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Central to Lewis's observations is the idea that the Internet hasn't really caused anything; rather it fills a type of social hole, the most obvious of which is a need to alter relations between "insiders" and "outsiders." In Next, Lewis shows how the Internet is the ideal model for sociologists who believe that our "selves are merely the masks we wear in response to the social situations in which we find ourselves." It is the place where a New Jersey boy barely into his teens flouts the investment system, making big enough bucks to get the SEC breathing down his neck for stock market fraud. Where Markus, a bored adolescent stuck in a dusty desert town and too young to even drive, becomes the most-requested legal expert on Askme.com, doling out advice on everything from how to plead to murder charges to how much an Illinois resident can profit from illegal gains before being charged with fraud ($5,001 was the figure Markus supplied to this particular cost-benefit query). Where a left-leaning kid of 14 in a depressed town outside Manchester is too poor to take up a partial scholarship to a school for gifted children, but who spends all hours (all cheap call-time hours, at least) engaged in "digital socialism," trying to develop a successor to Gnutella, the notorious file-sharing program that had spawned the new field of peer-to-peer computing. Lewis burrows deeply into each of these stories and others, examining social phenomena that the Internet has contributed to: the redistribution of prestige and authority and the reversal of the social order; the erosive effect on the money culture (both in the democratization of capital and in the effect of gambling losing its "status as a sin"); the decreased value we place on formal training (or as he puts it "casual thought went well with casual dress"); and the increased need for knowledge exchange.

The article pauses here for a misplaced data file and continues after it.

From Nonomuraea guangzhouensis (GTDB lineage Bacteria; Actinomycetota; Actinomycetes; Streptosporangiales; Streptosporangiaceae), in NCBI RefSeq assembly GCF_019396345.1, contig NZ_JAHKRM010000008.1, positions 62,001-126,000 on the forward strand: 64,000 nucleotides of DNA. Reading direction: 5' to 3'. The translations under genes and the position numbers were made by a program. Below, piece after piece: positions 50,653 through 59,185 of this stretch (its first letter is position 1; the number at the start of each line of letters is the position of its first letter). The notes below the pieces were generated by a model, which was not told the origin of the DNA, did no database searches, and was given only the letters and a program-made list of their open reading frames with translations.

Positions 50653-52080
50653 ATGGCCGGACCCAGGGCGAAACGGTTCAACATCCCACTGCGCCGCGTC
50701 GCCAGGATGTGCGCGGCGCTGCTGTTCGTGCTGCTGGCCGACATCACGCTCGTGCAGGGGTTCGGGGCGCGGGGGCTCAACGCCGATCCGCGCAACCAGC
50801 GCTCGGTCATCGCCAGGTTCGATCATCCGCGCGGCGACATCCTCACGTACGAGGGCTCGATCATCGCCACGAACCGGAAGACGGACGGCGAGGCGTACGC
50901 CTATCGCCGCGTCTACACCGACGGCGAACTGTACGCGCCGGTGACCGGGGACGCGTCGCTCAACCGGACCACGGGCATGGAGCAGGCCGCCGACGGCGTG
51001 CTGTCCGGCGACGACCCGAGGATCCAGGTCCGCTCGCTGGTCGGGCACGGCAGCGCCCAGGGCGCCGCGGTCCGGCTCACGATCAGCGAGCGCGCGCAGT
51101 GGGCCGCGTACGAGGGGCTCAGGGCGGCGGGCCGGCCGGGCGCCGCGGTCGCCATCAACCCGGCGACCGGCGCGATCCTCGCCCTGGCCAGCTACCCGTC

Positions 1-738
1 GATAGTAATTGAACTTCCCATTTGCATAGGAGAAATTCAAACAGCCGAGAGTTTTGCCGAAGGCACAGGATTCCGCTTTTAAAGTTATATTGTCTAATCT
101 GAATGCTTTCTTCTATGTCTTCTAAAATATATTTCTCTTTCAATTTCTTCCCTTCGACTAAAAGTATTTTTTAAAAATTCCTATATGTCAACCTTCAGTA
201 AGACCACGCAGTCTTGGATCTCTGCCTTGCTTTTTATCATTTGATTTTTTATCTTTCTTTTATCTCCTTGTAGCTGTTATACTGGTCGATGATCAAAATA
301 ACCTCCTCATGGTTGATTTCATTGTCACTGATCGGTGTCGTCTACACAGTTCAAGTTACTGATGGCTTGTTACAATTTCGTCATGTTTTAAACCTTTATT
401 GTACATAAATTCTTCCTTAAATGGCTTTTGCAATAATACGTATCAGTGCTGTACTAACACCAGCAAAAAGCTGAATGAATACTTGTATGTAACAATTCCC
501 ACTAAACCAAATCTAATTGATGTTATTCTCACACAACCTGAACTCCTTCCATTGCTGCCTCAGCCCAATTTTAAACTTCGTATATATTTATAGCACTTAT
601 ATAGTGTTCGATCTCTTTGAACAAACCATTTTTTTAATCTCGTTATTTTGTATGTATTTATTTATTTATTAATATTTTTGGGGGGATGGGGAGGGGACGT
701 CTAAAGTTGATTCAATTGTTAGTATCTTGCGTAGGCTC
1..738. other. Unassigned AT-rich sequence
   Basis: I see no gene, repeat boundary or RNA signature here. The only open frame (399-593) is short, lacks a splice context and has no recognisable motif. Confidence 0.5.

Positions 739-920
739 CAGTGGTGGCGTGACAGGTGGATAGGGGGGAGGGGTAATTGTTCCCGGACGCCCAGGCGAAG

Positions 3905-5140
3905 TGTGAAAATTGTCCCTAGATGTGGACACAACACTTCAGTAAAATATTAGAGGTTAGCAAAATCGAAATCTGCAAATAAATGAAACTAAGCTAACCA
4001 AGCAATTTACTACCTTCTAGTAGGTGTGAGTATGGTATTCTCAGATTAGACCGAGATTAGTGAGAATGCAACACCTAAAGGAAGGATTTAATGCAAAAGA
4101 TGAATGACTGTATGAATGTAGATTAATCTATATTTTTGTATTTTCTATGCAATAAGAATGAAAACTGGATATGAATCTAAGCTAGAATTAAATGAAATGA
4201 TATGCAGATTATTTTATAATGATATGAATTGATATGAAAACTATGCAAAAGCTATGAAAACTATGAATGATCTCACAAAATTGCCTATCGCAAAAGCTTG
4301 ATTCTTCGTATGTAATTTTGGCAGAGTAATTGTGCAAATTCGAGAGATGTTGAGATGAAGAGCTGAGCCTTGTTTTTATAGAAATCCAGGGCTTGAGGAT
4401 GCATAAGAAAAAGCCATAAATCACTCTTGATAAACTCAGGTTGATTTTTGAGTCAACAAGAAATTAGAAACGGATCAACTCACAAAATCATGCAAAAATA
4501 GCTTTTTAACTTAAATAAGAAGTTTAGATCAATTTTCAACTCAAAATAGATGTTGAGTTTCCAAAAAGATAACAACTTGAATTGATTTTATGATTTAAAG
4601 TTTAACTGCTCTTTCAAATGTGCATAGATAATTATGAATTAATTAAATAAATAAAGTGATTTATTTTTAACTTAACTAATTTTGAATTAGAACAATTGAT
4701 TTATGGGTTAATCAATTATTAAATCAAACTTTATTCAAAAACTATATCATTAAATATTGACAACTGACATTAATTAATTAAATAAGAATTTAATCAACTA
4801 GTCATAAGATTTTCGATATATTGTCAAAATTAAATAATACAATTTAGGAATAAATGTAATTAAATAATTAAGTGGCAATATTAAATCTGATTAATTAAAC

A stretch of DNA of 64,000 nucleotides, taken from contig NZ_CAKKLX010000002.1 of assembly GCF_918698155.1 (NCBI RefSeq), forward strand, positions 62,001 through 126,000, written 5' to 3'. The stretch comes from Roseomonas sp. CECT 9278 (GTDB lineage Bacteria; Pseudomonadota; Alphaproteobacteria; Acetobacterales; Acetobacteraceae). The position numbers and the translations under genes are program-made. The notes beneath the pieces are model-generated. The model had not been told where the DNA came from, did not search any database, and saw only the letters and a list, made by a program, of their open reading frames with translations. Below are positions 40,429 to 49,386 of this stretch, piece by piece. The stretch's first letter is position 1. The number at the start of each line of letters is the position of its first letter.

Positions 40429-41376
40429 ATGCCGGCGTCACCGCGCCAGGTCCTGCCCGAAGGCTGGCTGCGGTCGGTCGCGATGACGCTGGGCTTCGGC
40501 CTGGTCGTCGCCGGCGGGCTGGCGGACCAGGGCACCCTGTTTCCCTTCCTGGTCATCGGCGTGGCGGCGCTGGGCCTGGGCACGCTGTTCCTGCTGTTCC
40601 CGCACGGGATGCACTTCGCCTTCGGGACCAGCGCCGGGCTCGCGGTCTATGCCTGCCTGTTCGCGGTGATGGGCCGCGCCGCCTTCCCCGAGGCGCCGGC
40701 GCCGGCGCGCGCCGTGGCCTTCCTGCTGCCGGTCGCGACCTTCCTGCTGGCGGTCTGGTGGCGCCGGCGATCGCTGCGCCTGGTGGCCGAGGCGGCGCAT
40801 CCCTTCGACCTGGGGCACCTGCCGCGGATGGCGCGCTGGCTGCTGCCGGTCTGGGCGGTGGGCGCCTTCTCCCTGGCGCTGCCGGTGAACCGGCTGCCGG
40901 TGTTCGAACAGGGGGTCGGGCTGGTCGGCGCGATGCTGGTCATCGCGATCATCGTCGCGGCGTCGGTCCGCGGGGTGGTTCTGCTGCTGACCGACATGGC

Lewis's observations are piercingly sharp. He can be very funny in portraying ordinary people's behavior, but remains thorough and insightful in his examination of the social consequences. He notes that Jonathan Lebed, the teenage online investor, had "glimpsed the essential truth of the market--that even people who called themselves professionals were often incapable of independent thought and that most people, though obsessed with money, had little ability to make decisions about it." While Lewis's commentary gets a little more dense and theoretical toward the end, Next is an entertaining, thought-provoking look at life in an Internet-driven world. --S. Ketchum --This text refers to an out of print or unavailable edition of this title.
Copyright 2001 Cahners Business Information, Inc.--This text refers to an out of print or unavailable edition of this title.
What's worse, this book isn't really a book at all.
Few dictators fell partially because of its effects, the way new generation thinks of privacy has changed and more of the social effects will become visible with time.
The stories he tells of Jonathan Lebed and Marcus Arnold are absolutely amazing and fasinating.
So far have loved everything else by Michael Lewis this one just didn't seem to be a story that he was as interested in writing as his other books.Published 18 days ago by Amazon Customer
This book upon its release attempted to make sense of the radical changes to business and our lives caused by the disruptive technology. Read morePublished 3 months ago by dmcgurgan
Still a keeper even though things have evolved a lot since Lewis first wrote this book 12 years ago. Read morePublished 4 months ago by Jon H. Weist
What do we do as soon as we get a new toy? We figure it out. And if we can find clever uses for this toy, we become habitual users - adopters. Read morePublished 5 months ago by Alain Villafranca
this book is validated 13 years post publication. highly recommended, as it shows where society is headed. tgree more words requiredPublished 8 months ago by albert hanley
A bit dated but still relevant and written with the author's usual approachable style. He does a great deal of research and understands his subject matterPublished 8 months ago by Roger Neustadter
Moves along. Actually humorous in places. Very ironic, glib, enlightening a bit. In the end I had to wonder what was the point and apparently so did the author as he tried to... Read morePublished 8 months ago by A
But like all of his books, it's well worth a read. I am fascinated by Jonathan Lebed's story. Lewis' description of his interviews with the people who tried to bring Lebed "to... Read morePublished 9 months ago by perry
Something just wasn't there on this attempt -- Usually I enjoy Lewis' writing, but he seemed to be struggling through this book and at the end admits that it didn't come together... Read morePublished 16 months ago by Mark Phillips